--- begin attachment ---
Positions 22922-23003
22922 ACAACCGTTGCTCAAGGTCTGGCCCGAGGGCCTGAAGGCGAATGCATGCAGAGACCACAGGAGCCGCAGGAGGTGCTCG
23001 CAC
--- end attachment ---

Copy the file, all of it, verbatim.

Positions 22922-23003
22922 ACAACCGTTGCTCAAGGTCTGGCCCGAGGGCCTGAAGGCGAATGCATGCAGAGACCACAGGAGCCGCAGGAGGTGCTCG
23001 CAC